Construction Projects Weekly 411
Brown Street Traffic Signal Conversion to ALL-Way Stop - 2020
Following the conclusion of a warrant study for an existing traffic signal at the intersection of Brown Street and West Washington Street, the City Council authorized the removal of the signal and converting the interstation to ALL-WAY stop control.
Wilburn Engineering conducted an intersection investigation and traffic warrant study for the above-referenced intersection.
In accordance with the Manual on Uniform Traffic Control Devices (MUTCD), prior to the installation of a traffic signal, a study is required to determine warrants. There are generally 9 warrants considered.
At this time, the equipment in use at this intersection is sub-standard, difficult, and expensive to maintain. Before considering upgrades to the equipment, the warrant study was commissioned to determine whether or not a signal is appropriate. A study could show that stop sign control is more appropriate in providing a safer, more efficient movement of traffic through this intersection.
From the investigation, in accordance with ALL-WAY stop control, it is necessary to make improvements to the existing streetscape to accommodate STOP signs. This work includes new curbs/curb extensions with a decorative brick pattern, planting areas, and ADA compliant accessible curb ramps.
Also in accordance with the MUTCD, the existing signal will be put into all-red flash mode for a minimum of 90 days to allow drivers to get accustomed to stopping at each approach, before removing the signal.
Conversion to ALL-WAY stops will have no impact on the lever of service for the intersection.
This project is funded from SPLOST 2019.
Pavement Assessment - 2020
The City of Newnan recently completed a comprehensive assessment of the condition of pavement for every street segment in the City. A segment is defined as a section of the street, from intersection to intersection.
Ideally, this is conducted every five years to determine the overall condition of our street network.
The assessment report is used in the selection of streets to be maintained, annually. The idea is to do the right maintenance to the right street at the right time. This does not necessarily mean the worst-rated streets receive maintenance first. If we can do the right maintenance at the right time, we can prolong the life of a street, thereby avoiding the need for major reconstruction.
The segments are rated from 0 to 100, with an overall target of 70 for the network as a whole. For 2020, our overall network score is 69.1, which is considered "good." The average currently seen across the U.S. is between a 60 and a 65 so Newnan falls above the averages when compared to other agencies.
In addition, an agency would like to see a Percent of Excellent (roads that score above a Pavement Condition Index of 85), at a minimum of 15% of the network. This is an indicator that an agency is reinvesting in the network somewhere close to their steady-state requirement (the monies needed to maintain existing conditions). Newnan is currently at 22%, well above the recommended minimum target of 15%.
Finally, the assessment addresses the backlog. Backlog represents the big-ticket work on the roadway network (full depth reconstruction, partial reconstruction, surface removals, etc.) The backlog is the Very Poor and Poor roads that fall below a Pavement Condition Index of 40. Generally, a very healthy agency will have less than 10% of its network in the backlog category with 12-15% representing a realistic target for most agencies. As soon as an agency approaches and/or exceeds a 20% backlog, the big-ticket work can spiral out of control as it piles up faster than capital can be pumped into the system. The Newnan network is currently 9%, which is manageable.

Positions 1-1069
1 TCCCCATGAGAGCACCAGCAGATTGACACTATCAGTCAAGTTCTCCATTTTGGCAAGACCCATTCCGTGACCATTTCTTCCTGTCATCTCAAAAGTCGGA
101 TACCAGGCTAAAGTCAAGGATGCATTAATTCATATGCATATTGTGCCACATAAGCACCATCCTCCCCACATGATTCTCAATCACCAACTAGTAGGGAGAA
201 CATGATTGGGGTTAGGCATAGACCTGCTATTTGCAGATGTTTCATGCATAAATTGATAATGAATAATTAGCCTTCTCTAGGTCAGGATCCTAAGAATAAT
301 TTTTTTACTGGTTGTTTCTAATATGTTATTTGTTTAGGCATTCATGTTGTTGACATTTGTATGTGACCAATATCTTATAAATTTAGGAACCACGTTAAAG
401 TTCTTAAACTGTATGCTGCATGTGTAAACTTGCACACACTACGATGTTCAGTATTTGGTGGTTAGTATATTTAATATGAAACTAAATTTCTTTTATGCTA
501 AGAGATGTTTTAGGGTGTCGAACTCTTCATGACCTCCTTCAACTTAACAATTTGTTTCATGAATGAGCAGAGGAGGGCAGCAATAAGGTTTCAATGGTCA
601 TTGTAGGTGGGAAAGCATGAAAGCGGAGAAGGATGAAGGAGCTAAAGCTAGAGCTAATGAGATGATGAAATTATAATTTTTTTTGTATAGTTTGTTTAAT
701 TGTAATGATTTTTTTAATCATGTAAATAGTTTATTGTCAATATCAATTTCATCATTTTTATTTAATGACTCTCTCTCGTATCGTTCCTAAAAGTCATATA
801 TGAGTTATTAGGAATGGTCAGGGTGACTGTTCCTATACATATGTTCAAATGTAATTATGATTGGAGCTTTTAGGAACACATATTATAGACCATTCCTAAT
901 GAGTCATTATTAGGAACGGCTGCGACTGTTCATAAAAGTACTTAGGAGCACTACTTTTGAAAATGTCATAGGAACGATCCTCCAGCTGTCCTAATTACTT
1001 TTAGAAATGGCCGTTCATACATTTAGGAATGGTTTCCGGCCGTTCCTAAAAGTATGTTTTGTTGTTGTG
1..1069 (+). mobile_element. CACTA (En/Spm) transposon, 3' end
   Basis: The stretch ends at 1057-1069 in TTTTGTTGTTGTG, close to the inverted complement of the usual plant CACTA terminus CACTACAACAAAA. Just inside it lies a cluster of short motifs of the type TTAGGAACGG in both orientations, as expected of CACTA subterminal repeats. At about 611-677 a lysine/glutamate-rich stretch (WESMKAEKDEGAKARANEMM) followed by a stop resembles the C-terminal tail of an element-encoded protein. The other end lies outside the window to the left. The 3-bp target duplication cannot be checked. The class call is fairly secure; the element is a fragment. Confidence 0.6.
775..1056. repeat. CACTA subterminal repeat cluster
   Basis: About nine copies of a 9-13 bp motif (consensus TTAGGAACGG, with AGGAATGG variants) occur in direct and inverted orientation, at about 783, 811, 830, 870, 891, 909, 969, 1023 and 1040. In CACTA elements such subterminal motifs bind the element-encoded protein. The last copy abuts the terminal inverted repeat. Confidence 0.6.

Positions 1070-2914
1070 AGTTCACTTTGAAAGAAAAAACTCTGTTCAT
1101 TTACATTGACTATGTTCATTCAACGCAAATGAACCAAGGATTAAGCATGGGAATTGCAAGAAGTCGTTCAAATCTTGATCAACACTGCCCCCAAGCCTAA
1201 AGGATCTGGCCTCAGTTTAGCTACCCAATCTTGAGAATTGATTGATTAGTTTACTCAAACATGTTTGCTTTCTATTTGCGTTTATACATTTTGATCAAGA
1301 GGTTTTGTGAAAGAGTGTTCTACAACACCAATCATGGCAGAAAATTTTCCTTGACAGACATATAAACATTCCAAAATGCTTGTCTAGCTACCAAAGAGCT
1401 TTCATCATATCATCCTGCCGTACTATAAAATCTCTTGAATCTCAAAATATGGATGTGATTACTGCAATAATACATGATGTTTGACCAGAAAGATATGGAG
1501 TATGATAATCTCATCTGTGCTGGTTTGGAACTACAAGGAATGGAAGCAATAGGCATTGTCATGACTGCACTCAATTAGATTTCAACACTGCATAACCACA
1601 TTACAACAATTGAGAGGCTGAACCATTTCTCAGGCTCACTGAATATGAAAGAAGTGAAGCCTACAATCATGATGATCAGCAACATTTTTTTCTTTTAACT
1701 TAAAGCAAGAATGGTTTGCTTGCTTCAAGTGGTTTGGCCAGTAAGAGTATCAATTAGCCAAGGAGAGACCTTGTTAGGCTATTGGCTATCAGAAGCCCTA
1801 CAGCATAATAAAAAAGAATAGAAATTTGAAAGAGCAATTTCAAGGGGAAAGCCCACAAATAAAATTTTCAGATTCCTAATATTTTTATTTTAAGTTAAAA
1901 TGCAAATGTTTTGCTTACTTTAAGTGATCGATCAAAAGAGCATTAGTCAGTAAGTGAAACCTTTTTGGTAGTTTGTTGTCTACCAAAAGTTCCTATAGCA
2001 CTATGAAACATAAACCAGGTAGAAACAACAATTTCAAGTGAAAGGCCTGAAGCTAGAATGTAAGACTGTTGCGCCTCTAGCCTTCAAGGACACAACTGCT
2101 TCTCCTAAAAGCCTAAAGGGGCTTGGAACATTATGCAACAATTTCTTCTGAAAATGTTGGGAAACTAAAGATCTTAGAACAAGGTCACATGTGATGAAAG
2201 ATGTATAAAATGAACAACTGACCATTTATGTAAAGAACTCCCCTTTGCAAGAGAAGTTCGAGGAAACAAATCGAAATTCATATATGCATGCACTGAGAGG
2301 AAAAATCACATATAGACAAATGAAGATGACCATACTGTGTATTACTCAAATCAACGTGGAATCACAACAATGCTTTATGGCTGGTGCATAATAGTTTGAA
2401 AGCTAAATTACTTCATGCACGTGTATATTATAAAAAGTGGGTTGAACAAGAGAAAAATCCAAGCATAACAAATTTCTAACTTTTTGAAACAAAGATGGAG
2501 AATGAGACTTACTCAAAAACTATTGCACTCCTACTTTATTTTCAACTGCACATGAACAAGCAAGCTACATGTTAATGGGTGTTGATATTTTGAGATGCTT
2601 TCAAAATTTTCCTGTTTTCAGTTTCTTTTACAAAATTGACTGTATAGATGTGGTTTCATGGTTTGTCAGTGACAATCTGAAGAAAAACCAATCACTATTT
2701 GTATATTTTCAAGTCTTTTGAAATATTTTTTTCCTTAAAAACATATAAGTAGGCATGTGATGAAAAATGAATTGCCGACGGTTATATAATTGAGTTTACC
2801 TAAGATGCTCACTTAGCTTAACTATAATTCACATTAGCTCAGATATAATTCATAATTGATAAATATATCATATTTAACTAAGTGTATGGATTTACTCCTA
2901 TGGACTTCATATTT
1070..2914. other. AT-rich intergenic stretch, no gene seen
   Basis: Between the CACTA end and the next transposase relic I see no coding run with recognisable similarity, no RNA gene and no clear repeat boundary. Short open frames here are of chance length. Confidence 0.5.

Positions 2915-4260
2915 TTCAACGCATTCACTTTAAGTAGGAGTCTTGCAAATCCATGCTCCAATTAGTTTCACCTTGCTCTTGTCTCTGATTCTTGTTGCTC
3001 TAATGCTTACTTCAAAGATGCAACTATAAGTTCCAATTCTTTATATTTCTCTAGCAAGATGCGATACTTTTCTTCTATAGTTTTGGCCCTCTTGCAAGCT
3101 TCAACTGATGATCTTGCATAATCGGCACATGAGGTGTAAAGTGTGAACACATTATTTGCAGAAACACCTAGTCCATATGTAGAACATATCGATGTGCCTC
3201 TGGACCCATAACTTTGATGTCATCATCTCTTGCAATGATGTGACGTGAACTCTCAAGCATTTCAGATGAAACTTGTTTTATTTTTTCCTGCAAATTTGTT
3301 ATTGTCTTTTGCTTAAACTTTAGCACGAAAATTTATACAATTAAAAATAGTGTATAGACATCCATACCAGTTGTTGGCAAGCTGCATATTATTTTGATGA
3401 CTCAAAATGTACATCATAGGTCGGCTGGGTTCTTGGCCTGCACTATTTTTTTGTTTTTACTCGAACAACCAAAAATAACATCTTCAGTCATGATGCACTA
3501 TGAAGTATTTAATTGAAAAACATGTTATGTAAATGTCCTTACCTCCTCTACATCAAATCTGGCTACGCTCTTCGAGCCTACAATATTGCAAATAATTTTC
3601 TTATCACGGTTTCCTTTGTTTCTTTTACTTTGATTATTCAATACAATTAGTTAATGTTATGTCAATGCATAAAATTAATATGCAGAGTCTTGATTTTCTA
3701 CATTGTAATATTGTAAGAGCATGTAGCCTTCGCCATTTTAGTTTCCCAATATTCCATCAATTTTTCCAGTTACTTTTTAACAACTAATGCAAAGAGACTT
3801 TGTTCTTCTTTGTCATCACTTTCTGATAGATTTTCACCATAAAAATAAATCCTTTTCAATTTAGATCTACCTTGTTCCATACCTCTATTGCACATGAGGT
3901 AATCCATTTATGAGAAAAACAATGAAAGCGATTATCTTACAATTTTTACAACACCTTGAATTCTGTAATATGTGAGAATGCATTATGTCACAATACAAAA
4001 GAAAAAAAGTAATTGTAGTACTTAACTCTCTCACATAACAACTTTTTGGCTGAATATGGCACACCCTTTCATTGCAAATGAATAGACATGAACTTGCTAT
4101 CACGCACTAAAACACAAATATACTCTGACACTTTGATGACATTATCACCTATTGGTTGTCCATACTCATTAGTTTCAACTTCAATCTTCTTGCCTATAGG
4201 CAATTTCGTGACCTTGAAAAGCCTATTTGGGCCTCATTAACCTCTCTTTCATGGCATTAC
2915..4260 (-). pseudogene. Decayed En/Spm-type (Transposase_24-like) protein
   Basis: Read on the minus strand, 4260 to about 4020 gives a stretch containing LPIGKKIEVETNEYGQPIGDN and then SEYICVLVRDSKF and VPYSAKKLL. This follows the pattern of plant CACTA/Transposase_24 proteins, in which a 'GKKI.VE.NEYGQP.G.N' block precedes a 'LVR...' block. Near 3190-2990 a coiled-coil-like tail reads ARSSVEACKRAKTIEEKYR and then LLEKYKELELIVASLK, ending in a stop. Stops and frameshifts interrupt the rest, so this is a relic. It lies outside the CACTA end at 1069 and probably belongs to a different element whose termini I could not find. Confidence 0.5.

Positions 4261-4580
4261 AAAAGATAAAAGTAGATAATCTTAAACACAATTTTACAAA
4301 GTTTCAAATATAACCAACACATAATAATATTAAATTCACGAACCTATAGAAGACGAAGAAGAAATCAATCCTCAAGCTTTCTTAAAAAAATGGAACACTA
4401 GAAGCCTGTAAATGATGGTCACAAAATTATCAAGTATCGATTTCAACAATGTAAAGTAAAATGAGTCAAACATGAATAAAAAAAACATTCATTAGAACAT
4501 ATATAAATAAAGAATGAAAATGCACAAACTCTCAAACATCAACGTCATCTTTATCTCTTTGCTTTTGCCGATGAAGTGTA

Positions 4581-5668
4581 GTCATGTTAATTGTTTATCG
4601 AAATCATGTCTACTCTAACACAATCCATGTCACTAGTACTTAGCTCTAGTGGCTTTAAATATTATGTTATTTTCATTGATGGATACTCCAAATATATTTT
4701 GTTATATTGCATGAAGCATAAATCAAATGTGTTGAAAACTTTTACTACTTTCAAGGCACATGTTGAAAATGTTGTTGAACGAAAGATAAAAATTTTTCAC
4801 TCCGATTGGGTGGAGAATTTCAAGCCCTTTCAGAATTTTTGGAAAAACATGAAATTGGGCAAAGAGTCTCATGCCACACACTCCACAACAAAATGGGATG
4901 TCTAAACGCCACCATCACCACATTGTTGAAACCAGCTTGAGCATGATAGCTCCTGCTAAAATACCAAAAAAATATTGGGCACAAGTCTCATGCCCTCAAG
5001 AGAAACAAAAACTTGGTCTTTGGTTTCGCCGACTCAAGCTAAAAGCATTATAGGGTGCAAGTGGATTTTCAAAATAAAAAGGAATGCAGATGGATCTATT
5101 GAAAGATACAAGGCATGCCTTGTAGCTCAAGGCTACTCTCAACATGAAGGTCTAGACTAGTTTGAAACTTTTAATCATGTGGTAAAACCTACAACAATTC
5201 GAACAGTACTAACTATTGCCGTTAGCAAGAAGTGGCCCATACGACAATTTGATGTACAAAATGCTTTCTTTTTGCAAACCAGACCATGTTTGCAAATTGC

The report provides measures to determine budget needs for maintaining the current condition average for the network.
Utilizing the Network Value at $94M, Newnan would need to budget approximately $1.88M annually to maintain the current condition average for the roadway network.
Utilizing the Average Condition by Pavement Type, Newnan would need to budget $3.4M annually to maintain the current condition average for the roadway network.
Utilizing Total Deficit, the fix-all estimate is approximately $46M, and the life cycle cost is $2.65M annually to maintain the current condition average for the roadway network.
The City of Newnan has a network of approximately 176 miles.
Street Maintenance - 2020
With funding assistance from the Georgia Department of Transportation, maintenance work has begun on local streets in the City of Newnan. This work includes the variable depth milling, deep patch, and resurfacing of approximately 2.8 centerline miles on 11 streets, and the application of thermoplastic traffic strip and pavement markings.
C W Matthews has been awarded a contract for the work with a base bid amount of $902,089.82. The assistance from GDOT is $437,676.17.
The list of streets included:
- East Newnan Road, from East Broad Street to Martin Luther King, Jr. Drive, including the roundabout
- Greison Trail, from McIntosh Parkway to East Broad Street
- Gladecress Lane, from East Newnan Road to Preserve Drive
- Preserve Drive, cul-de-sac to East Broad Street
- Rockcress Court, from Preserve Drive to cul-de-sac
- Belltree Circle, from Lower Fayetteville Road to Westhill Drive
- Stones Throw Lane, from Stonebridge Way to Granite Way
- Fairhaven Drive, from Fourth Street to Fairview Drive
- Natalia Court, from Fairhaven Drive to cul-de-sac
- Fairview Drive, from Natalia Court to cul-de-sac
FDR is a reconstruction method that utilizes existing, in-place, materials, including asphalt, aggregate, and soil, to produce a structural base for the roadway. A new layer of asphalt is placed on the reclaimed base. The base bid amount for this work is $850,161.85.
Both of these projects are funded from SPLOST 2019.